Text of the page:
A notification popped up on my Facebook earlier today. It was a friend commenting on an old video made and posted on facebook by a friend of mine. It was a video of our seniors saying farewell to us juniors since their time in Macquarie University, Sydney was up and they had to get on planes back to Malaysia. The whole content of the video was them either at the airport or just heading to the airport, just saying goodbye and giving us their final pieces of advice.
Watching it reminded me of how close we had grown to each other during that short year of being around each other. This was especially true for me since from the get go, I had stayed with nine of them up until their final days in uni. I had started as a super-introverted guy, really really shy with all of them since I wasn’t all that close to them during the teacher training institute days. Some might have seen me as a sombong guy, and I don’t blame them since I barely spoke around them in the early days. In truth, I was afraid of them. They were my seniors and they knew so many things that I didn’t know, and were so close to each other that when I was thrown into the mix, I felt like such an outsider, not worthy of mingling with them since I would just be a nuisance.
But as time went on, I warmed up to them and they warmed up to me. We got close to each other through time spent with each other and just going through problems as a unit. We had our troubled days, yes, but in the bigger scheme of things, those problems ended up bringing us closer together and opened up doors for us to trust each other more. We’d have late night talks, either at home or at the Auburn Macca’s. They helped me a lot in a lot of regards, from giving advice on assignments to trying to retrieve stolen property, among other things. I am very grateful I was blessed with their company.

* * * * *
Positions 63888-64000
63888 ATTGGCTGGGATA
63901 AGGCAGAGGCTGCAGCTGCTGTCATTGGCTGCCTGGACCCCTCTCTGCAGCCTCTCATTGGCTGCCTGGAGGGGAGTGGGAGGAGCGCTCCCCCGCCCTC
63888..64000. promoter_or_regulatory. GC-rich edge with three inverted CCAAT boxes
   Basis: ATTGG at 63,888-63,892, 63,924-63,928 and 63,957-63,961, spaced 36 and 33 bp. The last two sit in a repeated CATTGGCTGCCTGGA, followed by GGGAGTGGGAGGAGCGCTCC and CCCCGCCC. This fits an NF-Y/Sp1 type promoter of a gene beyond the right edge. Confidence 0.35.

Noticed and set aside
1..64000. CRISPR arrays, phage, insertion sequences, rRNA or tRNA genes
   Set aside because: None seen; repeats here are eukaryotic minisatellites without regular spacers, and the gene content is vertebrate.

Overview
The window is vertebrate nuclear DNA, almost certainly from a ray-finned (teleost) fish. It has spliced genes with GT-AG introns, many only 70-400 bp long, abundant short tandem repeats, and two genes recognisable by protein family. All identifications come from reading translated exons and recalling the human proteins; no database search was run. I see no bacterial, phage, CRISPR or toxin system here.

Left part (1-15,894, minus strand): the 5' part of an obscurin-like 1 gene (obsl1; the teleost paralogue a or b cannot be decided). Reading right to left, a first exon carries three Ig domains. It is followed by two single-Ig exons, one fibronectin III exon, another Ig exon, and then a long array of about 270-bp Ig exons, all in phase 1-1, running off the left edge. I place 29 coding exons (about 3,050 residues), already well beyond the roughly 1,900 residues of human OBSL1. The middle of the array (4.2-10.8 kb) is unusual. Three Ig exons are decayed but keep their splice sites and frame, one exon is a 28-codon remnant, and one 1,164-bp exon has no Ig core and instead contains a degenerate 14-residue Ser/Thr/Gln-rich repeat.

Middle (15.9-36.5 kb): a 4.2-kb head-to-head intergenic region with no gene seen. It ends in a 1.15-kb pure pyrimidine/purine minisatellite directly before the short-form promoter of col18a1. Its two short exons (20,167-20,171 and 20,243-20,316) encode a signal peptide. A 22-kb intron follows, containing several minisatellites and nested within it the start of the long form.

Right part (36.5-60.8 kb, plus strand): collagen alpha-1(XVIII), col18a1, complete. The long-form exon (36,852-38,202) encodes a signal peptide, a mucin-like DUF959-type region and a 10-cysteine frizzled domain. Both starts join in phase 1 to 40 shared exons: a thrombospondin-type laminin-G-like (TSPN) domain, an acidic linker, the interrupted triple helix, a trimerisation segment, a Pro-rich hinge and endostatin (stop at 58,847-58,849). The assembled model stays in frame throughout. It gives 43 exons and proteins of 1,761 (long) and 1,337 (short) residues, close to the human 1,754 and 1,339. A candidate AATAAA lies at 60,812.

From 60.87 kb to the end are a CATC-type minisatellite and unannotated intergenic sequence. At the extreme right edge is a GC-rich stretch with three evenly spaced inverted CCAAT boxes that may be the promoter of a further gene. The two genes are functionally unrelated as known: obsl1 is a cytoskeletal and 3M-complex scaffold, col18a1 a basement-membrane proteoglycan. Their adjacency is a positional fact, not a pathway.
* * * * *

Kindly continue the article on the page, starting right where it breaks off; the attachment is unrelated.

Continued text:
It was a bit weird to see them again in light of today. What I mean is, back then, they were so much wiser than us in comparison. How much just one more year in a university in a foreign country can make to people. I still view them as wise people today. But as both cohorts have grown into the teaching profession now, we aren’t seen as that much different from each other anymore. It wouldn’t be such a stretch to say that we can now be considered equals. We have both gone through teacher training, which included a couple of years overseas, and are now relatively new teachers in all our schools. If a senior teacher who’d been in the profession for 20 years already took a look at both our cohorts, they’d say we were the same.
To me, they’ll always be my seniors. The ones that helped me through a lot during my years overseas especially. But it just struck me while thinking about it how everyone else who weren’t with us during those years would ever know how we have affected each others’ lives, how much hardships we’ve been through together, how much fun we’ve had together. Some of us have kept in touch, while some others have fizzled out of contact with each other. Despite that fact, there will always be that special place in both our memories and our hearts of Macquarie University, Sydney in the year 2011.